A TALE OF TWO CRESCENT CITIES
Why New Orleans Matters
by Tom Piazza
“New Orleans, in fact, is filled with people who came for Jazz Fest and never left. Or who went home and quit their job and came back. I think Jazz Fest teaches them what to love about the city, and how to love it. It is a kind of distillation of the mythology.”
When I read this paragraph—a concise and near-literal summary of this blog’s genesis—I almost laughed aloud. It’s no wonder I related so strongly to Why New Orleans Matters, Tom Piazza’s post-Katrina love letter, emotional exorcism, and national call to action. Much like I conceptualized My Year of Mardi Gras after a post-breakup spiritual renewal at the church of Jazz Fest, similar circumstances initially drew Piazza to the city:
“That January, coming off the long and painful breakup of a relationship, I attended a party thrown to help everyone through the final grinding weeks of a long New York City winter. Someone mentioned that he was going to Jazz Fest . . . . ‘Why don’t you go?’ he said. ‘Think of it as spiritual renewal.’ I began to offer my usual excuses . . . .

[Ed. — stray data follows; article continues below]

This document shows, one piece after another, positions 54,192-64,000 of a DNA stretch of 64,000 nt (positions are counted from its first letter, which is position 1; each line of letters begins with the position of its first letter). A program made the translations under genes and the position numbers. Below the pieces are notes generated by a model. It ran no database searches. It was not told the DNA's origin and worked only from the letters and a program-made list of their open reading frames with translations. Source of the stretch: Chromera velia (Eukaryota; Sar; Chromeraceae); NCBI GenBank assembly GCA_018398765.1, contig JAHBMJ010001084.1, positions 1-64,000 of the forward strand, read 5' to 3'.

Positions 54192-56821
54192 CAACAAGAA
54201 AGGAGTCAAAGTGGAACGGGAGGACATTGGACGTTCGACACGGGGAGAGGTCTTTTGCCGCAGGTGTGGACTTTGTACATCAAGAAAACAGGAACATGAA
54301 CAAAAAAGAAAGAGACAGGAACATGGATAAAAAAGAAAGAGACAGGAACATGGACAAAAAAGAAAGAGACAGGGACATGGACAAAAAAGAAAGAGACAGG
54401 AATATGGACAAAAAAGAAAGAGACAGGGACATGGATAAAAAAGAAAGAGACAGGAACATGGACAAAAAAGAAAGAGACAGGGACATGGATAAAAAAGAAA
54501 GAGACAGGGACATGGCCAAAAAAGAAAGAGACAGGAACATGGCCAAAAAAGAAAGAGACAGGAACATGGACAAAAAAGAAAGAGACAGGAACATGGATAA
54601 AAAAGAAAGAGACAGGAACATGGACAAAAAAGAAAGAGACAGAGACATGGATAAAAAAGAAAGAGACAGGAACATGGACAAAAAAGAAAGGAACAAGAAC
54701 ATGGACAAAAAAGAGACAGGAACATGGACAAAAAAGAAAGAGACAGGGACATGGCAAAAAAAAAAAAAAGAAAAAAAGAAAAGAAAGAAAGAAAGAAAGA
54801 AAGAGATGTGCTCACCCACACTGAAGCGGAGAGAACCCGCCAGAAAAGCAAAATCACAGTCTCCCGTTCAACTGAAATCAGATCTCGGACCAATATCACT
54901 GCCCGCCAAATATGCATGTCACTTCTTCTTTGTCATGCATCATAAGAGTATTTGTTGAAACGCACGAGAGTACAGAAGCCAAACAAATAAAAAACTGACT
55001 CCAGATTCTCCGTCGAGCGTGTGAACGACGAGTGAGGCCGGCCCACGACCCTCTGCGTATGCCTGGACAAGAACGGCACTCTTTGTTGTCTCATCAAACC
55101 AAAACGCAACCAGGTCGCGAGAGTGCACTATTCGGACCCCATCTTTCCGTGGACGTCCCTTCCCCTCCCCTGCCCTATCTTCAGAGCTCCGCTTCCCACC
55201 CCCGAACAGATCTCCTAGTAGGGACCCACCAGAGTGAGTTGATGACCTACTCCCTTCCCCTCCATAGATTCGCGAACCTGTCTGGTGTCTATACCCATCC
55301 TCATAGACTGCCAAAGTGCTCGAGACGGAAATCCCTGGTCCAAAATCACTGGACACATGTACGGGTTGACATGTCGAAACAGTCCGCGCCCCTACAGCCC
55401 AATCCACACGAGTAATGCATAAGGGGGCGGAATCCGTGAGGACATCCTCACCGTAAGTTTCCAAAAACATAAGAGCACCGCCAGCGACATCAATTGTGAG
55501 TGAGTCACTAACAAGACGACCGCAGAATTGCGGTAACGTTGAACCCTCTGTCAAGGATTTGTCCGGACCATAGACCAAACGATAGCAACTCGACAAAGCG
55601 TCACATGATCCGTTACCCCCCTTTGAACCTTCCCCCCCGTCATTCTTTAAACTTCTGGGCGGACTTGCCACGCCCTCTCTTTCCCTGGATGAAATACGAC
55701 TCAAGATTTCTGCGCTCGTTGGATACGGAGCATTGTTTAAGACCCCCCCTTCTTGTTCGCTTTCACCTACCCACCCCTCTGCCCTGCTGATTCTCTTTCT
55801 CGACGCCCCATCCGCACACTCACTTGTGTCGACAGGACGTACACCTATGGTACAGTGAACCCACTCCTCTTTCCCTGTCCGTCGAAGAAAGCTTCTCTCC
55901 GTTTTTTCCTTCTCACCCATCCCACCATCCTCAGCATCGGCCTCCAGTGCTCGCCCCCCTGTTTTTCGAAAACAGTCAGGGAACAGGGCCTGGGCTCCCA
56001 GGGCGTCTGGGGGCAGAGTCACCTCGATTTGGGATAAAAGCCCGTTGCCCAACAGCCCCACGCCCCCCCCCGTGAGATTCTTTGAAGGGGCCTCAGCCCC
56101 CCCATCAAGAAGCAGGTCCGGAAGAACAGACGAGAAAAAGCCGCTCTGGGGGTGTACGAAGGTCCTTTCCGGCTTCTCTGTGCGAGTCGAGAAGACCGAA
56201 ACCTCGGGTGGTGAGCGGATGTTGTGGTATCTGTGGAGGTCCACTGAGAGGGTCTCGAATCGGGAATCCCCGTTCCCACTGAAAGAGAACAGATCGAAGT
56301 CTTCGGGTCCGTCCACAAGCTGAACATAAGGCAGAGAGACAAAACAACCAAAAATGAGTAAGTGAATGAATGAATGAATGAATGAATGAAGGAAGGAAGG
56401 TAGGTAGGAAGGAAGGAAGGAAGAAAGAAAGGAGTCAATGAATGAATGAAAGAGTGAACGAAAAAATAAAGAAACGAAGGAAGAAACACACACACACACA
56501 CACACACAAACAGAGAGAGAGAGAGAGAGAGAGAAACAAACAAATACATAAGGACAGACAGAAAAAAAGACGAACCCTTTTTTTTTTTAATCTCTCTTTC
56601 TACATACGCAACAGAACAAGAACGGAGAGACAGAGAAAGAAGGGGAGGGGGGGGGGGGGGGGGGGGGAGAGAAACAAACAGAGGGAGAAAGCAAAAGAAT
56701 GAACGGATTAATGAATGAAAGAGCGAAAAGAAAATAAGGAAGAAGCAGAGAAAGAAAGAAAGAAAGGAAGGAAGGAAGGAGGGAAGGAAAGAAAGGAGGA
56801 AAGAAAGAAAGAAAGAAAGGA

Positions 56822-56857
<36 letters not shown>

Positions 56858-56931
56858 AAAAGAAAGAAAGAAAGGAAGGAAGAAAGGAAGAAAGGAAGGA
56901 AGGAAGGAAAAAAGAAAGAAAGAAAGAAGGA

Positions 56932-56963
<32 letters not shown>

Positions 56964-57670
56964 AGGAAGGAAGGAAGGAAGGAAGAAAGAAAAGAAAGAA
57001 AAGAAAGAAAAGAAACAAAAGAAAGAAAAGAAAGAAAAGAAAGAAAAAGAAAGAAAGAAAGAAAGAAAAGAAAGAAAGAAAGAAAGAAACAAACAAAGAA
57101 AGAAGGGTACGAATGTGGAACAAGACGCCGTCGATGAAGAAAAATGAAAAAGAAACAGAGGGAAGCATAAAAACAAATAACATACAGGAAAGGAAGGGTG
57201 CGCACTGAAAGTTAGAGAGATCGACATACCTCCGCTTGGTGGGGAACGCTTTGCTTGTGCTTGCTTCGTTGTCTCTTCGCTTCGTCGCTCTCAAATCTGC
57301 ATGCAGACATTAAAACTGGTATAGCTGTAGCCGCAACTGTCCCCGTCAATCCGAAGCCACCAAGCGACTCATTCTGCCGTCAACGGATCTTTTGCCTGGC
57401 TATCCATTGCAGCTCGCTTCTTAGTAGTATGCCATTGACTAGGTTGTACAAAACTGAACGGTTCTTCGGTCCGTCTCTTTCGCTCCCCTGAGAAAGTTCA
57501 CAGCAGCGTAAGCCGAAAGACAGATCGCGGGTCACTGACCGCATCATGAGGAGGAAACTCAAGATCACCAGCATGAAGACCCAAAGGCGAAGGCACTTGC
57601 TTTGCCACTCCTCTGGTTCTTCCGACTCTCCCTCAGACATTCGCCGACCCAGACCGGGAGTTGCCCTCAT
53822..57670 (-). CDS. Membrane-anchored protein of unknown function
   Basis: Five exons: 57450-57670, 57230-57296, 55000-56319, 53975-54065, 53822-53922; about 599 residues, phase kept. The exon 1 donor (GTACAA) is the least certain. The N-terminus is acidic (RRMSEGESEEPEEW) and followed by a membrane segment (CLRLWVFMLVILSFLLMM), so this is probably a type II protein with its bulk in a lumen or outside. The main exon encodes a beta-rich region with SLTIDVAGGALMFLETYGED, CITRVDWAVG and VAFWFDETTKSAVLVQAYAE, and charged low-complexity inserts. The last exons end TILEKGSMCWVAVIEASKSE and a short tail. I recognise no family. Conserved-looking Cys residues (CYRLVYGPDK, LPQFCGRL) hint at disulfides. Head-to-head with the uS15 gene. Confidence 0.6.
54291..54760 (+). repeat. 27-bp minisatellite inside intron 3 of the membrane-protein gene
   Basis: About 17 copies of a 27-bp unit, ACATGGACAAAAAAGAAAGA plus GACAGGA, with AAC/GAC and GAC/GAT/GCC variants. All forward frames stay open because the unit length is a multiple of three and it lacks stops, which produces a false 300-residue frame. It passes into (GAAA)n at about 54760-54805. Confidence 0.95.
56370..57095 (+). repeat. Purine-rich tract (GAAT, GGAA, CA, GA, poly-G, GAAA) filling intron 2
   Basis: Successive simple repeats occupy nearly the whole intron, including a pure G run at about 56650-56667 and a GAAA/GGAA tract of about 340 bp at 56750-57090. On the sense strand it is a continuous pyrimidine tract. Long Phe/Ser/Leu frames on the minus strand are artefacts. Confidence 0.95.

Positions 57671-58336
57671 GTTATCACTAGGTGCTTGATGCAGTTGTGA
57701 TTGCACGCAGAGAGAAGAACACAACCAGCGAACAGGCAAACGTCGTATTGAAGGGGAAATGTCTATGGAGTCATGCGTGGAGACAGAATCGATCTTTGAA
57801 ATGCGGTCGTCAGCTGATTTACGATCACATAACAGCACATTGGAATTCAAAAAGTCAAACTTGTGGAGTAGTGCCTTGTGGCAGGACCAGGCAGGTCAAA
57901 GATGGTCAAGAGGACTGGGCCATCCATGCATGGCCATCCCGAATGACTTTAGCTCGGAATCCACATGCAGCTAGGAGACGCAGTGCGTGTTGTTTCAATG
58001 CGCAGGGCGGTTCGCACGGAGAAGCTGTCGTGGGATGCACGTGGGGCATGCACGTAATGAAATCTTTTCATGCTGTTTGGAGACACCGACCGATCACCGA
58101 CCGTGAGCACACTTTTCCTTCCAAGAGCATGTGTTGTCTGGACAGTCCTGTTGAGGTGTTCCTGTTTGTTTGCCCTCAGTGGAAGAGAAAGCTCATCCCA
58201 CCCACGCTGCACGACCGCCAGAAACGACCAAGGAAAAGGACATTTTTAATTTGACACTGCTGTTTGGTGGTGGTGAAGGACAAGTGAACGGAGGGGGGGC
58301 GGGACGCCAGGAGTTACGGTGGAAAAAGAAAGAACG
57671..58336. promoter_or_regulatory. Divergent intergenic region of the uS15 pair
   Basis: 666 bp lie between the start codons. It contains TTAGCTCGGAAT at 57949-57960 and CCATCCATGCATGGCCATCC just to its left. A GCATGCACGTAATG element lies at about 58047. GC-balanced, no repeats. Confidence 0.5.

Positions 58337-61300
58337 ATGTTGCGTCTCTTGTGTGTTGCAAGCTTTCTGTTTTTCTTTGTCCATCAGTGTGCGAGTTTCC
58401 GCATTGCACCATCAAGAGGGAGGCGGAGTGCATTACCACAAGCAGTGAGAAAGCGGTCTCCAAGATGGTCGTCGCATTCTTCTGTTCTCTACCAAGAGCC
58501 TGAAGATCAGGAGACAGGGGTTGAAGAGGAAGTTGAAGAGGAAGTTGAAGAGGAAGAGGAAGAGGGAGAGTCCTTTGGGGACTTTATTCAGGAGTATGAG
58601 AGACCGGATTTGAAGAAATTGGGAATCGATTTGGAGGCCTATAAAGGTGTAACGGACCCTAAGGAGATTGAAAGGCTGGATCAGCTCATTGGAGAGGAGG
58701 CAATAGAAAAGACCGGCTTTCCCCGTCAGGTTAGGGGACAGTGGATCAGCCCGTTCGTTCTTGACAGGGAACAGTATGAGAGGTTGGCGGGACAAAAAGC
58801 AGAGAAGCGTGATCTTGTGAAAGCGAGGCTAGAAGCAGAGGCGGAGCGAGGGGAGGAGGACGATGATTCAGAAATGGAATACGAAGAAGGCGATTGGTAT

My friend looked me in the eyes and said ‘Go in debt.’ It was the best advice anyone had ever given me.”
I did laugh out loud when I re-read that last sentence recently while lounging by a lake in Virginia with a group of friends including Marquis de Metairie who talked me into this move during that fateful Fest. This is just the type of concise, humorous wisdom he so coolly spouts. I couldn’t help but picture him as Piazza’s friend–that response is so New Orleans.
But it is much more than shared experience that drew me back to this book. If Gumbo Tales is the book about New Orleans that stole my heart, this is the one that captivated my mind. If books were people, I’d take this one down to a funky French Quarter bar, buy it a Sazerac, and discuss local arts, culture, and politics into the wee hours of the morning. Written in those raw months following ‘the storm’ (although Piazza provides a searing indictment of how Katrina is a euphemism and metaphor for human error and political incompetence that were the disaster’s true cause), Why New Orleans Matters is half ode to the city he feared may be gone forever and half document of his return to wade through the mind-boggling damage. (It’s more like 61.37% ode and 38.63% document of the aftermath, but why split hairs?!)